•  As many as 120 countries, including 29 at the top leadership level, attended the inaugural, underlining President Xi Jinping’s description of this being the “project of the century.”
  • India has cited the China-Pakistan Economic Corridor (CPEC), which passes through Pakistan-Occupied Kashmir as the main reason for refusing to participate in the summit.
  • India has also expressed concern on the evolution of the BRI. The foreign ministry spokesperson pointed out that mutual agreements on infrastructure projects should be transparent and debt repayments be made easier for recipient countries.
  • The context of this rising tension is important. Chinese troops have allegedly crossed the Line of Actual Control that separates India in April 2013, in September 2014 during Xi Jinping’s visit to India, as well as in October 2015 and mid-2016.

The missing women {Social issue}

(Indian Express)


This article recommends various steps for gender equity.

Why in news?

The World Economic Forum’s just-released report — the Global Gender Gap Index, 2017 — shows that India’s poor showing on gender equity has hit rock-bottom.

It has been ranked 108 out of 144 countries, a fall of 21 places from last year’s 87 — and its lowest since the index was developed in 2006.

It would take centuries to close the wide gap between Indian men and women at this pace.

Indicators for the ratio

 “Health and survival”, where India is in the bottom four, largely as a result of its losing battle against a falling sex ratio at birth and the lack of access to healthcare.

“economic participation and opportunities for women”. Despite gains in education, women’s work participation rate stands at an abysmal 27 per cent.


  • the number of working hours: 24.5% of women  vs. 8.2% of men are part-time workers
  • occupations and sectors: women account for 78% of the work force in health and social work and 70% in education
  • earnings: among full-time employees, women earn 16% less than men in the OECD
  • career progression: women account for less than a third of senior managers in the OECD and only one women for every 10 men gets to the boardroom
  • entrepreneurs: only 2% of working women are entrepreneurs, 6% of men.
  • According to a World Bank report, about 19.6 million women have dropped out of the workforce between 2004-05 and 2011-12.

Possible solutions

  • Governments can do a lot to increase financial support to working families, as shown by the experience of Nordic countries and France.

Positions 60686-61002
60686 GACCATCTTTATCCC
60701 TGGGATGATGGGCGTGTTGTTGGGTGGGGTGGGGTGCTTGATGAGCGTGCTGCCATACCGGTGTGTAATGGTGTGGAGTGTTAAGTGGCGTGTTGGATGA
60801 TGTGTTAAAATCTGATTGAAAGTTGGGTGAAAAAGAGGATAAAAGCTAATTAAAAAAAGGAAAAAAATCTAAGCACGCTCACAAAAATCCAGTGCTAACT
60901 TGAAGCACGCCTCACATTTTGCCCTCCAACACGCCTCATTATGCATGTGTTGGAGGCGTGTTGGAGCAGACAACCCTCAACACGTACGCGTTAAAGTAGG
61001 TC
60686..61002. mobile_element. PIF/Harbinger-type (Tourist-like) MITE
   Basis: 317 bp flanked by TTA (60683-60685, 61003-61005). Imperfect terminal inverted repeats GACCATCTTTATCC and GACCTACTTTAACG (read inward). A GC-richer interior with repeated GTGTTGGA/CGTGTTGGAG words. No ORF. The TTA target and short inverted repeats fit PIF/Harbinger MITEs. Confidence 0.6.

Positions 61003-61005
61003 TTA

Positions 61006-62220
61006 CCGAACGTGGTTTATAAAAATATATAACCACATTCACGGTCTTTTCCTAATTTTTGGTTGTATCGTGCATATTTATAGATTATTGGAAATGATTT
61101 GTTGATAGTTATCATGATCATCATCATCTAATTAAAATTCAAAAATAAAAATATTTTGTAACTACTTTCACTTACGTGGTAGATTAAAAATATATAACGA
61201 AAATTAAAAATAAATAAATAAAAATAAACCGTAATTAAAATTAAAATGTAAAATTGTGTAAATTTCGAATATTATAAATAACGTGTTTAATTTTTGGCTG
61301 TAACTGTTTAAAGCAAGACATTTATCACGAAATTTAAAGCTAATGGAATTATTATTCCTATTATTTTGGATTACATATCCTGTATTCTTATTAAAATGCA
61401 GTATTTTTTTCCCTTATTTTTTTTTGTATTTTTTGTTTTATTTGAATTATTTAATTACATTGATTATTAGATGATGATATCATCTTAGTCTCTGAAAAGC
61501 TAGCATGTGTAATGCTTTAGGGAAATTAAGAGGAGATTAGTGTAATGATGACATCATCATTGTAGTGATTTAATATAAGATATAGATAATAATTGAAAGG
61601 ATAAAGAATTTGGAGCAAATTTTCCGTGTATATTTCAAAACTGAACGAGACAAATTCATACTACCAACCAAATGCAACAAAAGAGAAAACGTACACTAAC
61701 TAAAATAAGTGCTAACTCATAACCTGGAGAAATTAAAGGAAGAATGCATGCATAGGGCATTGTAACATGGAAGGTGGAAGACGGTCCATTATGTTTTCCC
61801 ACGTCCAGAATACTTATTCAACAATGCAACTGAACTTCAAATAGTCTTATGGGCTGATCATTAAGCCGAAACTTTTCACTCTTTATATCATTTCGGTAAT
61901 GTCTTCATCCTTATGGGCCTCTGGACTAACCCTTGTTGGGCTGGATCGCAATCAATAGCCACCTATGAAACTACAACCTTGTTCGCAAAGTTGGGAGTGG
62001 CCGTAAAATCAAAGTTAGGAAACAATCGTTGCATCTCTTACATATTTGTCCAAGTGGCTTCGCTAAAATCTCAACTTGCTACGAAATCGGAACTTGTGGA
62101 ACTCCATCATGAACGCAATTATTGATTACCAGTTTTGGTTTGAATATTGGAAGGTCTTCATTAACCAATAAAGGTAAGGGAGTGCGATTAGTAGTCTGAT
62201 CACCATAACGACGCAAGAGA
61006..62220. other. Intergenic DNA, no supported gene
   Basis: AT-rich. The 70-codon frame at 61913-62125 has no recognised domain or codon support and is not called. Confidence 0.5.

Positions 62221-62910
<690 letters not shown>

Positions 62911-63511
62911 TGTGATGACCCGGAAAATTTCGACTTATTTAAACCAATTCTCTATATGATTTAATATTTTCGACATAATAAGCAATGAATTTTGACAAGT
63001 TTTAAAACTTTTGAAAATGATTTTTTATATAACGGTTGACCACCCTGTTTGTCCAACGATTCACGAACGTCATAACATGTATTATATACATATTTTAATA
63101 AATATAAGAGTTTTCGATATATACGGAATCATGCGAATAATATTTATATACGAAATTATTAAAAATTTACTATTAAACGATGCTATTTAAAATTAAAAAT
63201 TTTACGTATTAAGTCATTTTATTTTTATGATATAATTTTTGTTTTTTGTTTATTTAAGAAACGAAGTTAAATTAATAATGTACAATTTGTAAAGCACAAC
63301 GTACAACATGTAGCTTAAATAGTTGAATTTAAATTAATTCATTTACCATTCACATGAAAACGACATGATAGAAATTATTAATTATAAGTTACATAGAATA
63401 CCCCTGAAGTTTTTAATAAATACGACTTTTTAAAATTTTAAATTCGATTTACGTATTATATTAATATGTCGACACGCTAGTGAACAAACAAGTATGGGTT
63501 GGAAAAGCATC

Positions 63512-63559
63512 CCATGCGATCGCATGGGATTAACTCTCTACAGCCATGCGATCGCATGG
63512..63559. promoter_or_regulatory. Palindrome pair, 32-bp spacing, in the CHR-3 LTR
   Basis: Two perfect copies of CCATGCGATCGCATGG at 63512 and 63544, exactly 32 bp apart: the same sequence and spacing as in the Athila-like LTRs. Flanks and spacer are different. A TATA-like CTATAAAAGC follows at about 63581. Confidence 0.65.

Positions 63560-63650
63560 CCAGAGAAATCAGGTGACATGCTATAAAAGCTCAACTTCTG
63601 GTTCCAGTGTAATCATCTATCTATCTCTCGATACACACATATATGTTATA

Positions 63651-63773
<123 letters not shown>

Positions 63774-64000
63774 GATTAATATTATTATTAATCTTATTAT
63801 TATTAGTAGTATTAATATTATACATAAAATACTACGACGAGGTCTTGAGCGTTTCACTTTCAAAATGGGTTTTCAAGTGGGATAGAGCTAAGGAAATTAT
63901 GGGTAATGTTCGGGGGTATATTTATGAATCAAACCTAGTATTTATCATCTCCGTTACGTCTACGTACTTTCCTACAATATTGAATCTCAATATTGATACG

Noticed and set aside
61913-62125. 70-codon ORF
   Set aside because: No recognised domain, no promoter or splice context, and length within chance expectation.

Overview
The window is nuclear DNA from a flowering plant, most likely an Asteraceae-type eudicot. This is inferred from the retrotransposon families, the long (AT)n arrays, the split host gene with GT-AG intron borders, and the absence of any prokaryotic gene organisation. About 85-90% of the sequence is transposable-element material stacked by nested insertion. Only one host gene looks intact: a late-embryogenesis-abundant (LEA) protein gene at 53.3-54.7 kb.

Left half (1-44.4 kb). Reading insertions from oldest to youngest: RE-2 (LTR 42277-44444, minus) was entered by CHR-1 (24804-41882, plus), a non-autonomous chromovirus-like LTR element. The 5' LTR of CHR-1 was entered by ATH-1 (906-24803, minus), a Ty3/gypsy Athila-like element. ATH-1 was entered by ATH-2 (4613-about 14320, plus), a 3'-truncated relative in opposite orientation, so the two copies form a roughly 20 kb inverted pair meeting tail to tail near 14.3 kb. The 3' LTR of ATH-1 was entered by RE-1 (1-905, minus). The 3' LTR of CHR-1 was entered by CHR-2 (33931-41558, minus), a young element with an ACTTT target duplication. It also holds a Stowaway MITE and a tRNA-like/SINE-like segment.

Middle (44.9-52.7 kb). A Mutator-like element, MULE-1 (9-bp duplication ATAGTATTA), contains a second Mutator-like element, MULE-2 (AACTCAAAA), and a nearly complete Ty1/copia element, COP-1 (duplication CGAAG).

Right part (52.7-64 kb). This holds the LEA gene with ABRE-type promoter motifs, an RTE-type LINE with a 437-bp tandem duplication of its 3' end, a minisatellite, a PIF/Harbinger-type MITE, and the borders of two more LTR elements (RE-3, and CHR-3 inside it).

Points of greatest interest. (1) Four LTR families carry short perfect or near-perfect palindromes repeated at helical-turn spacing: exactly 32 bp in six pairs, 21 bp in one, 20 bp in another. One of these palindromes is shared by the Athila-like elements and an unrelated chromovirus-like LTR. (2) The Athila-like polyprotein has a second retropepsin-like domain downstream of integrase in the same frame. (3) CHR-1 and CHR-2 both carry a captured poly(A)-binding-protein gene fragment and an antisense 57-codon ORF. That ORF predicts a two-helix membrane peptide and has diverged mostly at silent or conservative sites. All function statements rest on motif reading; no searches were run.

• A key factor promoting employment among parents is making parental leave entitlements more gender balanced. Many countries extend parental leave entitlements to fathers and often reserve parts of the parental leave for them.
  • Providing more access to good and affordable formal childcare for children of pre-school age is particularly important. Childcare support is associated with higher full-time female employment. The greatest female employment and childcare enrolment rates are observed in the Nordic countries, the biggest investors in public formal childcare services. They need to be affordable, good quality and flexible in terms of hours.
  • Encouraging firms to offer more family-friendly workplace benefits and flexible working arrangements helps mothers and fathers combine work and care commitments more effectively. Measures include part-time work, flexible starting and finishing hours and teleworking.
  • countries should address cultural barriers and the stereotyping of women’s roles in society, business and the public sector.

A welfare test for Aadhaar {Public Policy}

 (Indian Express)


Exclusion and denial of benefits to the poor needs urgent attention

In news

the starvation death of an 11-year-old girl in the Simdega district in Jharkhand, allegedly because of denial of PDS ration due to Aadhaar linking problems, is appalling.

What was the fault?

The relentless push of Aadhaar without adequate justification or calibration, with complete disregard of the distress it may be causing to the poor and the under-privileged, is symptomatic of high-handed decision-making and technological muscle-flexing.

It is rapidly setting an example of how not to do public policy interventions. Both the last UPA and the current NDA governments must share the blame for these faults of Aadhaar